The real answer to the problem of illegal immigration is to get Americans to work. That might just come down to saying that if they don’t work, they don’t eat, but right now, I’d be happy to trade our good American citizen malingerers for the illegal immigrants who will actually work for a living.


  1. Pingback: - Comments

  2. I can hear both you and Brian’s idea Dana, tho “self-deportation” is a little comical when you first think about it, it does end making sense and seems to work. But getting Americans to work some menial jobs esp. when they have more than one mouth to feed to feed, is a whole ‘nother subject altogether.

  3. My brand of reform would be simple.

    Thise who wish to come as ‘guest workers’ would apply and in their home country. Permits would be granted in response to requests submitted by prospective employees and the fees paid on both ends would cover the admininstrative costs. Permis would be for a fixed, multi-year period.

    Any illegal entry after the date of the legislation would mean permanent debarment of entry or application for citizenship. Those already here would have an opportunity to report their whereabouts and be allowed to work for a fixed period, and then return. Future legal entry, and application for citizenship would be possible. Those failing to register would be subject to immediate deportment.

    Ability to read and speak English would be a requirement for entry.

  4. GG: I have to admit, I don’t understand what you meant by”

    But getting Americans to work some menial jobs esp. when they have more than one mouth to feed to feed, is a whole ‘nother subject altogether.

    Obviously if they have the skills to step up to a better job, that’s fine, but I have little sympathy for the American who says that he’d rather have no job than a menial one, especially if he has more than one mouth to feed.

  5. Obviously if they have the skills to step up to a better job, that’s fine, but I have little sympathy for the American who says that he’d rather have no job than a menial one, especially if he has more than one mouth to feed.

    About10 years ago, I found myself in an unusual state: unemployed.

    I actively sought an ‘appropriate’ position. My part-time adjunct faculty job was gone as a result of budget Clintonian cuts for technical training at a certain agency.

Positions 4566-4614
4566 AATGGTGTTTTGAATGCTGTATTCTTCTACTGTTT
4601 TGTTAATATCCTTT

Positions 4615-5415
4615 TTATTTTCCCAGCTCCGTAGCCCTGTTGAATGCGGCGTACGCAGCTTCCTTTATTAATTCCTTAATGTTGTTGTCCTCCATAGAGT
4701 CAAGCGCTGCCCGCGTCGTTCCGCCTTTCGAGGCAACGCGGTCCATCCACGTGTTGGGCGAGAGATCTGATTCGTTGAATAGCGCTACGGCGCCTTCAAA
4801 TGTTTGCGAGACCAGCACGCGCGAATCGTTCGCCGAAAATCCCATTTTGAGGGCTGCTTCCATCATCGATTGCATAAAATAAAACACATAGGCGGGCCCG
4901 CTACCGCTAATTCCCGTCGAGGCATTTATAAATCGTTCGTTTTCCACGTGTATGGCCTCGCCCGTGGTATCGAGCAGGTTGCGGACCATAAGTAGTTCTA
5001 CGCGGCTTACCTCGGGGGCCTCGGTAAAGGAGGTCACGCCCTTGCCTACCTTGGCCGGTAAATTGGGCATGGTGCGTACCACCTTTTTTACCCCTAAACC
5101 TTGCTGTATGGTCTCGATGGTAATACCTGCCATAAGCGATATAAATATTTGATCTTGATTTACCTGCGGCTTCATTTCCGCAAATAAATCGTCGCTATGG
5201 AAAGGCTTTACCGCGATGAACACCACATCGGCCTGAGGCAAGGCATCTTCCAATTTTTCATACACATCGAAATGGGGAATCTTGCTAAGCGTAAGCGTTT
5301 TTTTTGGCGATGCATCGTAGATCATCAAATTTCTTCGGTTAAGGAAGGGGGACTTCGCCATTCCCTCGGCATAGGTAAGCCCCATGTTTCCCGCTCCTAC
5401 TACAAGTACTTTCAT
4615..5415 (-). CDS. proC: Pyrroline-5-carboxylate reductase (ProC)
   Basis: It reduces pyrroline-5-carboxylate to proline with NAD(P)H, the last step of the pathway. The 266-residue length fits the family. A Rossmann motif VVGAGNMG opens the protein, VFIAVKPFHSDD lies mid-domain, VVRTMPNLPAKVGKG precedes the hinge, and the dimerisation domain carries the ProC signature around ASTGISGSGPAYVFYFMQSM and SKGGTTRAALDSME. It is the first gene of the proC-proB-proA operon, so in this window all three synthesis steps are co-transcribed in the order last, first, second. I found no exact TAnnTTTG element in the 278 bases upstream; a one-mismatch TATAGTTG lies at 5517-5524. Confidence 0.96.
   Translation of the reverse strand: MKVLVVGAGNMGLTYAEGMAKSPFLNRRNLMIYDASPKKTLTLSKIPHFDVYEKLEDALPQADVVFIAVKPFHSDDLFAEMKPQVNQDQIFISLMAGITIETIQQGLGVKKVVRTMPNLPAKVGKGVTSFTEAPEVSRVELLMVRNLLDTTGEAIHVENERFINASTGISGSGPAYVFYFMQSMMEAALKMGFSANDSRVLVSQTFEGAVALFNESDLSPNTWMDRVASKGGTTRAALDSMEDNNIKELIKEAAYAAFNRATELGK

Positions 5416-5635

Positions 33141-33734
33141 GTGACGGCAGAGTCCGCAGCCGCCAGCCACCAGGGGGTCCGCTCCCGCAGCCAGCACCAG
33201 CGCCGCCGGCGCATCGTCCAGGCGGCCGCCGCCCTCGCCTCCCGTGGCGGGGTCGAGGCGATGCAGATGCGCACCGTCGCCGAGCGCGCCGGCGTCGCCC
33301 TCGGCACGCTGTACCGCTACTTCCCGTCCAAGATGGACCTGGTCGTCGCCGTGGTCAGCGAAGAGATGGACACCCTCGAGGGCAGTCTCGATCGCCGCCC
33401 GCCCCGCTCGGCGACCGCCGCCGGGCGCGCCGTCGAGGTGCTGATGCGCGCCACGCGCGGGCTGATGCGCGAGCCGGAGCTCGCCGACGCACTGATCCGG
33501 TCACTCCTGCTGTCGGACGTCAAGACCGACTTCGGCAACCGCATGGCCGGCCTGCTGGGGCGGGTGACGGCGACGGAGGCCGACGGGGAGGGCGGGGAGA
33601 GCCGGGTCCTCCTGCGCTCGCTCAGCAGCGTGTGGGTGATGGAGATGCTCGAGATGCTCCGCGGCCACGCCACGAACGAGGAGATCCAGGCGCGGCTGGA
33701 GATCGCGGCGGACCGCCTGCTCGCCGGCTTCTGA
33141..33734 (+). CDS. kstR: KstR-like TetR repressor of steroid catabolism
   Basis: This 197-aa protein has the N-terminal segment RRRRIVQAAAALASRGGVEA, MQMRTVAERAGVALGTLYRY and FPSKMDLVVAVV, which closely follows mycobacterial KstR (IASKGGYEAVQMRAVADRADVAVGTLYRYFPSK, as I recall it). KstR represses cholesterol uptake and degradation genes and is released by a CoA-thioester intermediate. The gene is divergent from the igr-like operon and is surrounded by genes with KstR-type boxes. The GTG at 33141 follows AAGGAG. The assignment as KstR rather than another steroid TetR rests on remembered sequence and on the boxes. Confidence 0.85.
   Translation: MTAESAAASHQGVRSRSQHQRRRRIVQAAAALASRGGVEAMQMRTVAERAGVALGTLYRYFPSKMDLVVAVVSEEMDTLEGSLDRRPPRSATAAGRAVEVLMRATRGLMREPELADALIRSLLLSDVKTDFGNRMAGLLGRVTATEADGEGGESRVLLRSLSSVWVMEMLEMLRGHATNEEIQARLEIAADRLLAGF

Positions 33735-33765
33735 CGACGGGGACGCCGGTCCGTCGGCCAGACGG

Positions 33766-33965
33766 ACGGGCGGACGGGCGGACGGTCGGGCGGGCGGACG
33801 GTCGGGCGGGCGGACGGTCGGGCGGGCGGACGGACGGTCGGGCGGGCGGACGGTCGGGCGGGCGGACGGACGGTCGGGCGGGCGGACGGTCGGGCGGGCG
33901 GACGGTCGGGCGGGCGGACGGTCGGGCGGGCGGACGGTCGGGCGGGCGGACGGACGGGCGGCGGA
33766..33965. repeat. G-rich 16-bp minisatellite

The emphasis was being shifted to AIDS quilts.

    My day job had involved training foreign military personnel and it involved a nice paycheck.

    My age was agains me and I did find a few companies that were wiling to pay me peanuts. There was also a matter of racial quotas. This was a problem in two cases.

    So I took on a variety of menial tasks, including working at a musical instrument shop doing repairs, building a test fixture for a small electronics company where duties included carpentry and plumbing. Times were roughbut just as the last of savings were gone, I got hired as a consultant on a very interesting program and then was brought on full time at an even better salary.

    I could have drawn unemployment but my irregular sources of income would have required me to re-file every few weeks and I would have gotten maybe $500 for the effort.

    I had drawnone unemployment check two years earlier when I had been ‘retired’ by a big defense contractor that shut down operations after utterly mismanaging an ongoing money-well that delighted our customers and kept us busy. I decided to see how the other half lived and spent the entire amount on a case of bourbon. I still have one bottle.

  6. Even if there is an adequate supply, it is difficult to increase coal production quickly, because of the need to build additional railroad capacity to transport the greater supply. ,

Comments are closed.